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ON FAITH & MEDIA View Comments

Stranger Than Fiction

By

Source: Catholic News Service

Quirky dramatic comedy about a lonely and neurotic IRS auditor (Will Ferrell) who wakes to find his life being narrated by a seemingly omniscient voice only he can hear, which turns out to belong to a famous reclusive author (Emma Thompson) working on a new novel in which he is the protagonist and that predicts what will happen to him, including his death. By turns sentimental, funny and, in the end, modestly profound, director Marc Forster's existential farce touches on issues of fate and free will, while imparting a wonderful message that the little moments -- the smiles, hugs and small acts of kindness -- we often relegate to footnote status in the narrative of our daily living are what give life its meaning. An implied sexual encounter, brief locker-room rear nudity, a jarring traffic accident and one use of the f-word, as well as a couple of crude expressions and an instance of profanity. The USCCB Office for Film & Broadcasting classification is A-III -- adults. The Motion Picture Association of America rating is PG-13 -- parents strongly cautioned. Some material may be inappropriate for children under 13.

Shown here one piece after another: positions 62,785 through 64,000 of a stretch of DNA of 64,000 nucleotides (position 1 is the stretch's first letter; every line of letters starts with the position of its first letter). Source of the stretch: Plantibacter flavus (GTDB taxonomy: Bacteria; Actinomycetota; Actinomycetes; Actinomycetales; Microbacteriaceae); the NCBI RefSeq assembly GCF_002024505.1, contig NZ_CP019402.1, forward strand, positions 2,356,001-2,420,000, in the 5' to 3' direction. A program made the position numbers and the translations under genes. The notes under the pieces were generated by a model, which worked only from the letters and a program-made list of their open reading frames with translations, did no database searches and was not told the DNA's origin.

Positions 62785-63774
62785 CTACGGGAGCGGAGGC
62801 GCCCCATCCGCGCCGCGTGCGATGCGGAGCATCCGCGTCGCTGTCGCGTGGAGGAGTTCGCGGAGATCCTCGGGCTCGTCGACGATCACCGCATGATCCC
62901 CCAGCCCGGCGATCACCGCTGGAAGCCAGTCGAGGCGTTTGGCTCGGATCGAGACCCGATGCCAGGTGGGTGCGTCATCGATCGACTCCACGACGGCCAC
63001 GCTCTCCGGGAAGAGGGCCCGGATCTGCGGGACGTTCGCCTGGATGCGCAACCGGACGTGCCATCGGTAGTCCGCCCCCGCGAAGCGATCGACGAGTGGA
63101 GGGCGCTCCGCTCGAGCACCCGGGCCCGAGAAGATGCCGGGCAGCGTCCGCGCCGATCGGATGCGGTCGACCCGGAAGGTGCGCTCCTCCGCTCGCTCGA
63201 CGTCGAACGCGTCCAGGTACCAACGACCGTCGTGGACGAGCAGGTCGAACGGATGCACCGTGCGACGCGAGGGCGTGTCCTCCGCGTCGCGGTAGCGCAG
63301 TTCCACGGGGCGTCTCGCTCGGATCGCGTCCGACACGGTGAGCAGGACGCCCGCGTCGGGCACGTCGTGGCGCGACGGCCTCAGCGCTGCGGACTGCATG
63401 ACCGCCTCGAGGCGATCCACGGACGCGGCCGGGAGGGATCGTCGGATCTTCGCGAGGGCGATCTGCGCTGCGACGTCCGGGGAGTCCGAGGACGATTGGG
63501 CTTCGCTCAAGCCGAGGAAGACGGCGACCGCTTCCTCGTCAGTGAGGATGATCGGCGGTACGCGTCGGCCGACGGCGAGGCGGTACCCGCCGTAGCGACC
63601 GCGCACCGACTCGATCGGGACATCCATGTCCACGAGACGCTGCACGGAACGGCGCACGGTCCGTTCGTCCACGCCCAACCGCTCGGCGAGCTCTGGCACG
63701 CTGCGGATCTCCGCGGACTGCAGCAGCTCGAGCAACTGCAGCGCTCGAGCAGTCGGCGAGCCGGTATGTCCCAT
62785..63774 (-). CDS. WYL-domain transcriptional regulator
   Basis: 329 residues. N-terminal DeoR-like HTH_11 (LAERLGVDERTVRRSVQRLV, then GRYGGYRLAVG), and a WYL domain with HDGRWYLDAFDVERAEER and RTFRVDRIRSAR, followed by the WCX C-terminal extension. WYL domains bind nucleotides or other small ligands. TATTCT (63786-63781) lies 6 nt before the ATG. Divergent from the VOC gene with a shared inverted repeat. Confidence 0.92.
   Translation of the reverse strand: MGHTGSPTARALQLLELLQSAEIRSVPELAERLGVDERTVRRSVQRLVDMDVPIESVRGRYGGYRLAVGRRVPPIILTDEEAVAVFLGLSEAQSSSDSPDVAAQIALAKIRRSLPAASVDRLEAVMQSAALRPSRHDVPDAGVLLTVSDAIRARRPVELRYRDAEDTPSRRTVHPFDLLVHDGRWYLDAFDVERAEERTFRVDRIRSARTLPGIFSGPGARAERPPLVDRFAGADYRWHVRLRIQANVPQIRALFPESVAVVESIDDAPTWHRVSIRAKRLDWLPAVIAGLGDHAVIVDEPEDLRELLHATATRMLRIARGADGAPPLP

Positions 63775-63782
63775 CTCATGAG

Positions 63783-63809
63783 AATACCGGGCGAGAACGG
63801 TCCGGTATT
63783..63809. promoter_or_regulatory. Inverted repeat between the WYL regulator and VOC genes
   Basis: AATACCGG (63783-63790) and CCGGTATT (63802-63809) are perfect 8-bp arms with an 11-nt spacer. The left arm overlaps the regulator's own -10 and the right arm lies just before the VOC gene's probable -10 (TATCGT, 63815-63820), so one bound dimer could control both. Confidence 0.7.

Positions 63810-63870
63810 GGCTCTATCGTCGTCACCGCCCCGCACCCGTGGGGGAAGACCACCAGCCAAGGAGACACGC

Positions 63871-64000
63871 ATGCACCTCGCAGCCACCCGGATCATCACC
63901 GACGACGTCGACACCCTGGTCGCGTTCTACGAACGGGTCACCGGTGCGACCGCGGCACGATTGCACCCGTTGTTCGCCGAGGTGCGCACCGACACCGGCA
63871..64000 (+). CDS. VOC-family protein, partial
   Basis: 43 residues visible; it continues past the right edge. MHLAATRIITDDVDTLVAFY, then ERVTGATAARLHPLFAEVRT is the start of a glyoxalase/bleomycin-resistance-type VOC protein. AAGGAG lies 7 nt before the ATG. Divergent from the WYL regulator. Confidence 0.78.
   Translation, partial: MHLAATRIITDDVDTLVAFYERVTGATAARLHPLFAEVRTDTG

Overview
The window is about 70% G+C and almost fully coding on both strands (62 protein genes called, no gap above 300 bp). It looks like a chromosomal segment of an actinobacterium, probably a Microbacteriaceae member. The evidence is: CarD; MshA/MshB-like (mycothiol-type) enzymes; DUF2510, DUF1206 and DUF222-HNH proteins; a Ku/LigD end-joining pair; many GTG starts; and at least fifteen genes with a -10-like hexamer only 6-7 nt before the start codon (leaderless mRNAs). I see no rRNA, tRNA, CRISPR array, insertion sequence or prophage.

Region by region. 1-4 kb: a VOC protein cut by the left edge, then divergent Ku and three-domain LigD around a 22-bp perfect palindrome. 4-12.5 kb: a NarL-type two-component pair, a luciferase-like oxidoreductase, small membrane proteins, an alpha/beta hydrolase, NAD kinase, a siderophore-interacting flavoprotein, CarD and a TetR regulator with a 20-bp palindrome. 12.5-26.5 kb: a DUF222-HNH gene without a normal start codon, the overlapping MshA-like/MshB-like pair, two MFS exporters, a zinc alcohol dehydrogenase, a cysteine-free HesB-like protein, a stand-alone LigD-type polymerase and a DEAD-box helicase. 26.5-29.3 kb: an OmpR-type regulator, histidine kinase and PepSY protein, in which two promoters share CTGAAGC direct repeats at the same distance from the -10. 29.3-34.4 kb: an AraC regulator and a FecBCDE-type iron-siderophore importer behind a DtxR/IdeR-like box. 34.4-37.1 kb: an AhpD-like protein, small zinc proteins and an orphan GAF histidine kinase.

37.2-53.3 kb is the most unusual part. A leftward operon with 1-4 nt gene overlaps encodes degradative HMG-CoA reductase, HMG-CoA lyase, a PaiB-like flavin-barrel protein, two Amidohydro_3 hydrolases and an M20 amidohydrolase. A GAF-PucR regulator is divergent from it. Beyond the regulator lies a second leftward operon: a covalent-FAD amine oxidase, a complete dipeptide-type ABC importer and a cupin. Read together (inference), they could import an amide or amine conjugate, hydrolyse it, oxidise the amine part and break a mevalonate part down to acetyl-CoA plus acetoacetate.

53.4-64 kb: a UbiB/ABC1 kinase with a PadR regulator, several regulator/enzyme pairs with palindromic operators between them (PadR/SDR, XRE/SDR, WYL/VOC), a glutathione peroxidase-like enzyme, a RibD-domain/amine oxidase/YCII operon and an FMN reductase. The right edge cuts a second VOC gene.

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Oliver Plunkett: The name of today's saint is especially familiar to the Irish and the English—and with good reason. The English martyred Oliver Plunkett for defending the faith in his native Ireland during a period of severe persecution. 
<p>Born in County Meath in 1629, he studied for the priesthood in Rome and was ordained there in 1654. After some years of teaching and service to the poor of Rome he was appointed Archbishop of Armagh in Ireland. Four years later, in 1673, a new wave of anti-Catholic persecution began, forcing Archbishop Plunkett to do his pastoral work in secrecy and disguise and to live in hiding. Meanwhile, many of his priests were sent into exile; schools were closed; Church services had to be held in secret and convents and seminaries were suppressed. As archbishop, he was viewed as ultimately responsible for any rebellion or political activity among his parishioners. 
</p><p>Archbishop Plunkett was arrested and imprisoned in Dublin Castle in 1679, but his trial was moved to London. After deliberating for 15 minutes, a jury found him guilty of fomenting revolt. He was hanged, drawn and quartered in July 1681. 
</p><p>Pope Paul VI canonized Oliver Plunkett in 1975.</p> American Catholic Blog God had a plan even before he created Adam and Eve. God is never caught off guard. He knows all. He sees all. And he is working all things together for the good of his children. Nothing can stop his plan of mercy and love.

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